Taiwan Leader Set to Meet US House Speaker Despite China Warning

President Tsai Ing-wen meets with senior US security officials to discuss "regional situation" ahead of her meeting with US House Speaker Kevin McCarthy.

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Taiwan has pushed back against threats of retaliation by China, ahead of an expected meeting between the island’s president and the US House speaker that will underscore her administration’s claim to sovereignty.

The meeting on Wednesday outside Los Angeles comes on what is technically a stopover for President Tsai Ing-wen, after her two-country trip in Latin America to visit Taiwan’s few remaining official allies.

Tsai also met with senior security officials on Tuesday to discuss the “regional situation” ahead of her meeting with US House Speaker Kevin McCarthy in California, which China has demanded not take place.

Beijing calls Taiwan as its breakaway province and balks at any official contact Taipei has with other countries.

This week it warned McCarthy, a Republican and California native who is second in line to the US presidency, that he was “playing with fire” by meeting Tsai.

“China is strongly opposed to the US arranging for Tsai Ing-wen to transit through its territory, and is strongly opposed to the meeting between House Speaker Kevin McCarthy, the third-ranking US official, and Tsai Ing-wen,” Foreign Ministry spokesperson Mao Ning told reporters.

“It seriously violates the One-China principle and the three China-US joint communiques, and seriously undermines China’s sovereignty and territorial integrity,” she said.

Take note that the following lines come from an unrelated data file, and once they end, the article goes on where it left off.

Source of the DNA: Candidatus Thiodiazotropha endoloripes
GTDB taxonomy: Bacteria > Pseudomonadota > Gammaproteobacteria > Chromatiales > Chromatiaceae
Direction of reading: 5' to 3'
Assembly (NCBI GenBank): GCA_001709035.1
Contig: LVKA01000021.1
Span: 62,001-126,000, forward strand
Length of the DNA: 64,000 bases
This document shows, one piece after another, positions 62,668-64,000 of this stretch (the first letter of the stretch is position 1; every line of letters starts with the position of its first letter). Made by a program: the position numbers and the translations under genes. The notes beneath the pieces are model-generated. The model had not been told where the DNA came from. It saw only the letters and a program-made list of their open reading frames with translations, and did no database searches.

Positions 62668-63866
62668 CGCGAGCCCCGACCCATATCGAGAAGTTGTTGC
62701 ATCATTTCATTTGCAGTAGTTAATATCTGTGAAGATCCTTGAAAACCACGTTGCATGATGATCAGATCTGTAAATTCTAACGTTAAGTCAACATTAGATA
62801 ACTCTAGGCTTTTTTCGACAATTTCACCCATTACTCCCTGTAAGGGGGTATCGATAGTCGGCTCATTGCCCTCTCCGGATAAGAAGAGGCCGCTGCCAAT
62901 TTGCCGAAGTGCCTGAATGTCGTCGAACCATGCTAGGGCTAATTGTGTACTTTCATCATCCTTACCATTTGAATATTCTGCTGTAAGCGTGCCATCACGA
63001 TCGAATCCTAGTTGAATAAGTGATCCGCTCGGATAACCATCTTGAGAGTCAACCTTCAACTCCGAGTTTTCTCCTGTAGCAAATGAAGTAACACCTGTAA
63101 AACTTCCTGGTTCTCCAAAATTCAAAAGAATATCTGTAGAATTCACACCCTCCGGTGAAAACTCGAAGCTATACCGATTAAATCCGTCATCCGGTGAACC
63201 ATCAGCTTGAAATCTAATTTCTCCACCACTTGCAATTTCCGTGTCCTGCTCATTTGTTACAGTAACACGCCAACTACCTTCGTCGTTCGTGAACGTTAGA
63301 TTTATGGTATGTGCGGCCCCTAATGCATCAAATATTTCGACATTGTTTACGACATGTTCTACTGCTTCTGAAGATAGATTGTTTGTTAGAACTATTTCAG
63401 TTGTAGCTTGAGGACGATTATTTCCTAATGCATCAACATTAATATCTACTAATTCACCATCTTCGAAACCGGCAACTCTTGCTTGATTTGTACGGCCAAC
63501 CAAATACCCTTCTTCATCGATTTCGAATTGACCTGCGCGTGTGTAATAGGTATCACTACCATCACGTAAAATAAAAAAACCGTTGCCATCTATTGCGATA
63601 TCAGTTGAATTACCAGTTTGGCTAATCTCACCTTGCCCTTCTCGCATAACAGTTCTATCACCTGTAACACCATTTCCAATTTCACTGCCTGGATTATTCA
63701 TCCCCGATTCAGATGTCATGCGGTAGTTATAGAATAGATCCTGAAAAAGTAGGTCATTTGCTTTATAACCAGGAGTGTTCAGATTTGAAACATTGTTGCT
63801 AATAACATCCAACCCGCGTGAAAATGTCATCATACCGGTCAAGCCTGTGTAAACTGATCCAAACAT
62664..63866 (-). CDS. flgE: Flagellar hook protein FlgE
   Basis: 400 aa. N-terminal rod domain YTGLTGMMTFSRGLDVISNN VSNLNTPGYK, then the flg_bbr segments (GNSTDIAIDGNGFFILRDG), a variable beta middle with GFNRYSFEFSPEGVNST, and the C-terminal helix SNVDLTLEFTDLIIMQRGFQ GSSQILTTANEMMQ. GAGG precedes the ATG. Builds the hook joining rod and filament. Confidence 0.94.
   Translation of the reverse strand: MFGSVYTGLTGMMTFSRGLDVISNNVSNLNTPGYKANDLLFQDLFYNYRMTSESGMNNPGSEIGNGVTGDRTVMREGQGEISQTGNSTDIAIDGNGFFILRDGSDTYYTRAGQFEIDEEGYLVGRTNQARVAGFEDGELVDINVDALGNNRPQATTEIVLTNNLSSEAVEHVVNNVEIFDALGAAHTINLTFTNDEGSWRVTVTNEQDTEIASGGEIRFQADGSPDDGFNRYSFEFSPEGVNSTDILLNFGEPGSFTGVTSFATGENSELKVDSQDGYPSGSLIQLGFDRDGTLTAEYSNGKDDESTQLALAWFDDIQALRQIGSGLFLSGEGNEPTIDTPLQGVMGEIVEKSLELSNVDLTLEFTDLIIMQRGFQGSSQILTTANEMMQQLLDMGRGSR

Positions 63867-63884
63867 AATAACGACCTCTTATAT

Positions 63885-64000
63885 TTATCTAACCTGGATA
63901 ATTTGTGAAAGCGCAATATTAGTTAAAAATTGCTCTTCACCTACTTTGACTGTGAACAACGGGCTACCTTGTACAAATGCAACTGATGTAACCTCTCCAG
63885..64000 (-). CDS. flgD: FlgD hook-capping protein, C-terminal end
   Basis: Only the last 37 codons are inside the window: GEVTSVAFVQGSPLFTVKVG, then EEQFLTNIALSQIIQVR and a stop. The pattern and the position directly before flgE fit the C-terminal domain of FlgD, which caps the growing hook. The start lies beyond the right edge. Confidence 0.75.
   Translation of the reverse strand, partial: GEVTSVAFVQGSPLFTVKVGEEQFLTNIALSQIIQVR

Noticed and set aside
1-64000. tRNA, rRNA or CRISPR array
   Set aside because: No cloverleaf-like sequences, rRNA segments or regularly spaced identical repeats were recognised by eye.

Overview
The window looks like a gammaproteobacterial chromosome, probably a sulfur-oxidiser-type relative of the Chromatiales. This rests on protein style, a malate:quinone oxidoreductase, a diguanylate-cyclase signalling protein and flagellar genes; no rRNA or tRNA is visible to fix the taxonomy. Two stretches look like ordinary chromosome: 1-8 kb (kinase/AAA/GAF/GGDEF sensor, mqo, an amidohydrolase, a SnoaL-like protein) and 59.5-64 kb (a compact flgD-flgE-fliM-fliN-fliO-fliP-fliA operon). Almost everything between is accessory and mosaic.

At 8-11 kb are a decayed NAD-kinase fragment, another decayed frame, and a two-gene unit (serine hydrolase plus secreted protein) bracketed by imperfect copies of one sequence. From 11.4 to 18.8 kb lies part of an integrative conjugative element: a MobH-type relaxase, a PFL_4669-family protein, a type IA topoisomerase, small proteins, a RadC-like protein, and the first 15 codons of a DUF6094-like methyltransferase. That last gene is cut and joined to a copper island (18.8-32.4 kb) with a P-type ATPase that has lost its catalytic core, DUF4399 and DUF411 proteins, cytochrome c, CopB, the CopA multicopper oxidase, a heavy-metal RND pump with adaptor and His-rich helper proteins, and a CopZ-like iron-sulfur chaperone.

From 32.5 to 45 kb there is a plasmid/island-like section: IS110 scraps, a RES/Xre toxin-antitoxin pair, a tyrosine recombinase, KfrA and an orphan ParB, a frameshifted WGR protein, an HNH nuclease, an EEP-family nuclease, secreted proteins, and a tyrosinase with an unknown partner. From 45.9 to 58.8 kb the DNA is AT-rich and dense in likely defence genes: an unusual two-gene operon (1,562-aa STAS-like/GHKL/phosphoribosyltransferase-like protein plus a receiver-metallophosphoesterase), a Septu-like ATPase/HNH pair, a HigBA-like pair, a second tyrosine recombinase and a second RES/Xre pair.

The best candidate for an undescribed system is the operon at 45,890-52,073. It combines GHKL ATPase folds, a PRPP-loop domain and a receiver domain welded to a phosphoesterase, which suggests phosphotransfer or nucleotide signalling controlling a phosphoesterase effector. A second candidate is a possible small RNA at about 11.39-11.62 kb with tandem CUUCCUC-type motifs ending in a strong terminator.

The United States formally recognises Beijing and One-China principle, but is an important backer of Taiwan, and maintains strong unofficial ties.

Taipei enjoys strong bipartisan support in the US Congress, and has grown closer to Washington under Tsai’s leadership.

‘Threatening things’

Last year, McCarthy’s predecessor, Democrat Nancy Pelosi sparked fury in Beijing by becoming the most senior US politician to visit the island in over two decades.

That prompted Beijing to launch its largest-ever military exercises in waters around Taiwan.

McCarthy had originally planned to go himself, but has opted instead to meet Tsai at the Ronald Reagan Presidential Library in Simi Valley, California.

His office said that the meeting would be “bipartisan,” while US media reported that over a dozen other members of Congress would attend.

The decision to meet in the United States was viewed as a compromise that would underscore support for Taiwan but avoid inflaming tensions with China.

Tsai’s visit to southern California comes after trips to Guatemala and Belize and after a brief stop in New York last week, where she was greeted by flag-waving Taiwanese expatriates.

“We have demonstrated a firm will and resolve to defend ourselves, that we are capable of managing risks with calm and composure and that we have the ability to maintain regional peace and stability,” she said in New York.

China’s consulate in Los Angeles said on Monday the meeting in California would “greatly hurt the national feelings of 1.4 billion Chinese people” and undermine “the political foundation of China-US relations.”


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